- Live Tour: Ten years ago, the idea of filming a tour of a home and broadcasting it on the internet would have been monumentally expensive and difficult. Nowadays, you can record and broadcast a live tour on your own with your smartphone and a few hours of preparation. All you need to do is film yourself giving a tour of the house just like you would during the real event. The only difference is you’ll be talking to the phone in your hand instead of a client. Film it and put it up on YouTube, Facebook, Instagram, or any online hub where you have a good following!
- Raffles: What better way to get someone to come to your event than the potential of winning free stuff? This is especially a good idea if multiple open houses are going on at the same time nearby, as the promise of a raffle could set your event apart from the pack. You don’t need to go hog wild with the raffle, but a classy, widely-applicable prize (that people actually want) could do wonders. Some good ideas would be gift cards, technology (tablets, computers, cameras, etc.), passes (spa days, hotel stays, etc.) and event tickets (sports, concerts, etc.). Get creative!
- Use as Many Signs as Possible: Another thing that can make an open house really popular is signs. I know, I know: this isn't a new idea. But I feel like, a lot of times, people tend to forget how important signs are.
For me, personally, I would do as many signs as I could get away with. I know every city and area has different ordinances when it comes to signs. Some won't let you put them up at all, and some set strict limits.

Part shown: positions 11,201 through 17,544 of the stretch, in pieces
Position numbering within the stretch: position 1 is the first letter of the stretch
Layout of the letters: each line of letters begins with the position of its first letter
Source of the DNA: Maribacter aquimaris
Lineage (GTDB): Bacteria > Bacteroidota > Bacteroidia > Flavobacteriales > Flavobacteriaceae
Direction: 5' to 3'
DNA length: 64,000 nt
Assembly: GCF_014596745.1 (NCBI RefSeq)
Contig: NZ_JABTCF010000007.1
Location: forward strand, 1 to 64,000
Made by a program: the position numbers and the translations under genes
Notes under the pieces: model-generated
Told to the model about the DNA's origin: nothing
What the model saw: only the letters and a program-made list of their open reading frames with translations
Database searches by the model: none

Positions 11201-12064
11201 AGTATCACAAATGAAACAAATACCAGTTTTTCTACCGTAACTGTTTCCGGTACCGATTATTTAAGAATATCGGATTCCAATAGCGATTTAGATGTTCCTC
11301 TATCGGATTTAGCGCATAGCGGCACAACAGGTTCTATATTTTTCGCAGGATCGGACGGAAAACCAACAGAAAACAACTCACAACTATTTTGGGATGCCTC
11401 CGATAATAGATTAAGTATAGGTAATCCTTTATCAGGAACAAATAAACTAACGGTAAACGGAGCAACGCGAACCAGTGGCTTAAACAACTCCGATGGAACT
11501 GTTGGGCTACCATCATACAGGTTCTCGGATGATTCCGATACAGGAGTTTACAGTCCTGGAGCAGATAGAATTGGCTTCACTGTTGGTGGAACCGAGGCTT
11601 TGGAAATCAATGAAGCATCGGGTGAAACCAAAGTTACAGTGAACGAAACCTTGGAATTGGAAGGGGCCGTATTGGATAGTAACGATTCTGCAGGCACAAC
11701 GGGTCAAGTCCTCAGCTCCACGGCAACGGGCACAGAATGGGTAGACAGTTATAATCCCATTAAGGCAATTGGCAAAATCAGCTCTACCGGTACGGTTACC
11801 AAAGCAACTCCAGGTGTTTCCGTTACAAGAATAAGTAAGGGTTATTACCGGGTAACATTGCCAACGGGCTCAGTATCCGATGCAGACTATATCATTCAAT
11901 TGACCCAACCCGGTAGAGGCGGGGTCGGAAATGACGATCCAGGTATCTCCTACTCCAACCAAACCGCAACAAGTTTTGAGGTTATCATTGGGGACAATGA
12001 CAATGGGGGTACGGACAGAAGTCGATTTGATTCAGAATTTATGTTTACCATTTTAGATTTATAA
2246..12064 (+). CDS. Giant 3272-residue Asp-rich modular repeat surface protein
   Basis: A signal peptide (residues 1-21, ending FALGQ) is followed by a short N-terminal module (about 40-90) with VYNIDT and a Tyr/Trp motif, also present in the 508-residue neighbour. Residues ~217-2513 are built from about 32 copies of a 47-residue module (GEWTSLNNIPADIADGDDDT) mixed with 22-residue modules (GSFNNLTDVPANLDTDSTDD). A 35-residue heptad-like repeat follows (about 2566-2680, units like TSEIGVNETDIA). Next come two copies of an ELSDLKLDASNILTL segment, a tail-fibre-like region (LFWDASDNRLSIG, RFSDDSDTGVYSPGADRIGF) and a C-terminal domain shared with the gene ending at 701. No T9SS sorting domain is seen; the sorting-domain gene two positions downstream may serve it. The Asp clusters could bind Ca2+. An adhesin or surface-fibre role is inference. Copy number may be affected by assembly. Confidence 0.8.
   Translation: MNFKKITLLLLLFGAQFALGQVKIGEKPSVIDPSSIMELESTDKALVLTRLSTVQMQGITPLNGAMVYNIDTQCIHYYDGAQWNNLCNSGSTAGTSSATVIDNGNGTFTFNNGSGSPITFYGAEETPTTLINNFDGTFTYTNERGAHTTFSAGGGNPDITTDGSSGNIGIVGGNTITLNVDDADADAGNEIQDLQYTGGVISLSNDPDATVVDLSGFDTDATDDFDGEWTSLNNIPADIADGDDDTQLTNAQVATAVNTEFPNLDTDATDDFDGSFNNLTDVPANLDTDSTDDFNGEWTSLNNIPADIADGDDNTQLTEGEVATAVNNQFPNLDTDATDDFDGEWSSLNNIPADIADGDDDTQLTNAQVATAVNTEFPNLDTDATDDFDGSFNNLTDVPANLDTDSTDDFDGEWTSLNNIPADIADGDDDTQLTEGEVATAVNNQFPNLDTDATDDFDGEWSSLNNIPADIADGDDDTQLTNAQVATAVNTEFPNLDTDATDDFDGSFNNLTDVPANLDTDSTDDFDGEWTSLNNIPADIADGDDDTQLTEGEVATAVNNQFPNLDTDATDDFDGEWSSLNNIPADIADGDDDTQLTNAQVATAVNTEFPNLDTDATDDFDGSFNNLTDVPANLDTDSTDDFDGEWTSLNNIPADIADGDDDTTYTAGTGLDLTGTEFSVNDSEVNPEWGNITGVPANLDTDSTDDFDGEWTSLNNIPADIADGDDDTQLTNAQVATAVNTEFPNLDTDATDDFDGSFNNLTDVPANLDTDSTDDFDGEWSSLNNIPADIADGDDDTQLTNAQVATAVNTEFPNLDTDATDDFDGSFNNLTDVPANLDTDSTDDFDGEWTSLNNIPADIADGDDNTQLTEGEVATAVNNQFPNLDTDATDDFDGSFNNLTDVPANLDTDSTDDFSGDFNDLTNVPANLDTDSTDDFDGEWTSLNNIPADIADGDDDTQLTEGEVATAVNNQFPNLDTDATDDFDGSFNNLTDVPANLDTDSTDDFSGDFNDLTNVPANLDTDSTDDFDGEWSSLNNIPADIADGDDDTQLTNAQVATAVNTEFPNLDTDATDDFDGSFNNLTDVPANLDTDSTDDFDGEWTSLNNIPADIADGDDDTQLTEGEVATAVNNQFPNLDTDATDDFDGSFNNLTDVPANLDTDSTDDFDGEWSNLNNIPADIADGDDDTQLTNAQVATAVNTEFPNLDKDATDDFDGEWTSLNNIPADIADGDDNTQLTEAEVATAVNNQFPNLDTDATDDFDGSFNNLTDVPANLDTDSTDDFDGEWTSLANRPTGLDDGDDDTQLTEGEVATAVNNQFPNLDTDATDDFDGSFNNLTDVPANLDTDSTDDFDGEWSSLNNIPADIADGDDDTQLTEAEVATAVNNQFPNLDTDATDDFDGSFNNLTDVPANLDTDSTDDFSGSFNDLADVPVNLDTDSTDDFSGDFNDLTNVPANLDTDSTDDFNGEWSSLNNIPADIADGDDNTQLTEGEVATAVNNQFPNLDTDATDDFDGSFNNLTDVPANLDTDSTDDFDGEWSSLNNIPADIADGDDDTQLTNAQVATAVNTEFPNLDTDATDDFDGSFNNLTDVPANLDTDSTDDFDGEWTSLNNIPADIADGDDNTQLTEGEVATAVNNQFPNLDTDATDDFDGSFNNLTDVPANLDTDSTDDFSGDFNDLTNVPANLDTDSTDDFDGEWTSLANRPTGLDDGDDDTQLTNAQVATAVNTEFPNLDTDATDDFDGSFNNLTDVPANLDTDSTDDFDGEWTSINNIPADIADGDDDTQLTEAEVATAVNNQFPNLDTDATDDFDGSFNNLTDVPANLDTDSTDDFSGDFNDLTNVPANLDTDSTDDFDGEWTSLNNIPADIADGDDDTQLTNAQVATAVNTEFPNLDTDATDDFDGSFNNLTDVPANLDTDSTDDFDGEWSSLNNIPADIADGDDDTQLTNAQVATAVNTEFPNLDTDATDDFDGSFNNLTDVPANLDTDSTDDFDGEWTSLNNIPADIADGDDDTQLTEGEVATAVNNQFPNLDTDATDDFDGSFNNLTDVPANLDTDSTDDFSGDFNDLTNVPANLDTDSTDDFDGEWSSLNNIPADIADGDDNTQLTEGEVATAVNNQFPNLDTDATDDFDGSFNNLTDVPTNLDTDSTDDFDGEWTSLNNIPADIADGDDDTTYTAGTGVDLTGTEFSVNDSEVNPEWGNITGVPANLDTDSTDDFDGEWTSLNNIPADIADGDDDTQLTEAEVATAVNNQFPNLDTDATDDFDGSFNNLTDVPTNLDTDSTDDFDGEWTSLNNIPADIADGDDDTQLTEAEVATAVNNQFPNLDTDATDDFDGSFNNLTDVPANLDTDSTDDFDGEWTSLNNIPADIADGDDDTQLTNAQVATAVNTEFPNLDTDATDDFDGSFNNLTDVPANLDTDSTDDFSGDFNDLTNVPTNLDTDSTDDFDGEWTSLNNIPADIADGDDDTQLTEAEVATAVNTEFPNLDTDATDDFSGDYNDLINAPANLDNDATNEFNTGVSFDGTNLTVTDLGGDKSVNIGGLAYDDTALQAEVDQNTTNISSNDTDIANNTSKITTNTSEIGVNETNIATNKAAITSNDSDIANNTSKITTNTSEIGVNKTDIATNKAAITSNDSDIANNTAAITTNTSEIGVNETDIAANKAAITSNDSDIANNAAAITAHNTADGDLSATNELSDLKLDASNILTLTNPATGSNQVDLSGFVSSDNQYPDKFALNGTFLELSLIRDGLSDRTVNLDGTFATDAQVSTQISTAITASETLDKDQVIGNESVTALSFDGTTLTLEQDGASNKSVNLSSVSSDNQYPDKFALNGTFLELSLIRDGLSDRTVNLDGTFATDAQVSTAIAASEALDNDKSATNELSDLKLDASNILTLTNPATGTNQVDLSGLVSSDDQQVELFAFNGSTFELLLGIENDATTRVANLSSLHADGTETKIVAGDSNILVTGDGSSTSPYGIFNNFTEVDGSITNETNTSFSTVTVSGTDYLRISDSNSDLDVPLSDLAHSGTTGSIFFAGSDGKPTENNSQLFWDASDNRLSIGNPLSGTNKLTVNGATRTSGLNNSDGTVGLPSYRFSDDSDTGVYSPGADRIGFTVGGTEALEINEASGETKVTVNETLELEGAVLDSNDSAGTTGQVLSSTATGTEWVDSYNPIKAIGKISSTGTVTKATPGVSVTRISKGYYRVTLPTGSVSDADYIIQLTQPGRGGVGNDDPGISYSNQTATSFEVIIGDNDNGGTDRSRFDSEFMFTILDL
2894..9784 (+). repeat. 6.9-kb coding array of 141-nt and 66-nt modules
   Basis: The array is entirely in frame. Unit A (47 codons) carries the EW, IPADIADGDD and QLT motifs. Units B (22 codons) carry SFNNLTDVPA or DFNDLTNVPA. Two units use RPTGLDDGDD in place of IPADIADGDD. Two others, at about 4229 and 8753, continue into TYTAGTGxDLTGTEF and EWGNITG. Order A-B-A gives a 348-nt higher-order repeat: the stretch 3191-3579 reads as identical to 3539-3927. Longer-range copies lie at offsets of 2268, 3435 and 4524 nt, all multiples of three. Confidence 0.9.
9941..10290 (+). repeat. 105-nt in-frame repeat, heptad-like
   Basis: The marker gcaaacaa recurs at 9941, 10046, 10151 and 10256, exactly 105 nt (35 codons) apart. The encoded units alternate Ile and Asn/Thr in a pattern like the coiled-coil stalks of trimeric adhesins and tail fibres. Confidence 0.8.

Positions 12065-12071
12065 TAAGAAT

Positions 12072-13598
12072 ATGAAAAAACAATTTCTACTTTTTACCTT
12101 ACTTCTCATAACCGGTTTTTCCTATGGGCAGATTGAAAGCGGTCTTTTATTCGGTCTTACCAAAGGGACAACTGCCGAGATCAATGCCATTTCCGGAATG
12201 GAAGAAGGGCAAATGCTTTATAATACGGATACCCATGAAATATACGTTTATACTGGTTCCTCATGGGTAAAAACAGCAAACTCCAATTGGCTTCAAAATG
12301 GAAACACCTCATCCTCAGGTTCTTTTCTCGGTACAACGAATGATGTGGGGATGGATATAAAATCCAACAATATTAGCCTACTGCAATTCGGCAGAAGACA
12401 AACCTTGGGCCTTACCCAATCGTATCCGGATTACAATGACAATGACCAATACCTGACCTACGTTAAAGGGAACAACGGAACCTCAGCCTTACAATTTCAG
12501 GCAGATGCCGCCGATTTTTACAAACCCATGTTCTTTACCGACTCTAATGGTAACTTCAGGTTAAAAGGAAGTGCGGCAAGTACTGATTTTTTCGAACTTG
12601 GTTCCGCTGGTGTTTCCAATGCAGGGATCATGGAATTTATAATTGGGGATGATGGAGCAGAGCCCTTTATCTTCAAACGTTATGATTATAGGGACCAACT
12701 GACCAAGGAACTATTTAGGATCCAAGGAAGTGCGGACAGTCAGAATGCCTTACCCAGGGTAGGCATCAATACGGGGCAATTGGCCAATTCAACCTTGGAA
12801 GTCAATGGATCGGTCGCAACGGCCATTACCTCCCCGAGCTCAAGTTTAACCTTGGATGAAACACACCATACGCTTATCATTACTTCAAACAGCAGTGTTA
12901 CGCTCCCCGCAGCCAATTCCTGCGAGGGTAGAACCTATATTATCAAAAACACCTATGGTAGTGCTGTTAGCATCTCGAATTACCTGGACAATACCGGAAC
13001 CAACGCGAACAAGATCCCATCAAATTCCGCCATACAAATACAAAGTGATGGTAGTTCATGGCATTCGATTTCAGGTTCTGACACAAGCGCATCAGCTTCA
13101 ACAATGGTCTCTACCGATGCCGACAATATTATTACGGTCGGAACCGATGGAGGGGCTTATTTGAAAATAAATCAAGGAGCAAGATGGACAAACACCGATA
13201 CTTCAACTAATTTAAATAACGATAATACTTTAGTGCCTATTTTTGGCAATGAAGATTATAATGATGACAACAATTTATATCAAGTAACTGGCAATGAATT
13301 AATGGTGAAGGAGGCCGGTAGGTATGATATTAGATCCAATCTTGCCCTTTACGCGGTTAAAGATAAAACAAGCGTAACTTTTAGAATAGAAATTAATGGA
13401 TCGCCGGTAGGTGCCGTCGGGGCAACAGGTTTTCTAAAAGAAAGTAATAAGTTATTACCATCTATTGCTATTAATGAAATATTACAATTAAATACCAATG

Back in 2008, when we were doing those mega open houses, we would schedule multiple homes at the same time on the same weekend, and we would stick up 200-600 signs. I know that sounds nuts, but it really ramped up the excitement for the event.
The crazy thing is that all those signs and all of that excitement from the hundreds of people would have a strange effect. All the real buyers would be mixed with the “tire kickers” and think that they were also real buyers, and it spiked the price of the home. We would sell 30% to 50% of the homes during the weekend that we did the mega open house. So believe me when I say that open houses are a really good way to get leads and sell homes. And this wasn't even a hot market! It was during the recession, a horrible time to be selling homes.
So when it comes to signs, I would do as many as you can get away with. Put up “just listed” flyers, mail out postcards, hang up door hangers — just go crazy. If you do decide to mail the neighborhood, do Every Door Direct Mail (EDDM). It's about 17 to 18 cents per postcard. It's a lot cheaper than mailing things yourself.
One of our agents, Debbie, got 4 listings and 3 buyer clients by handing out books at open houses.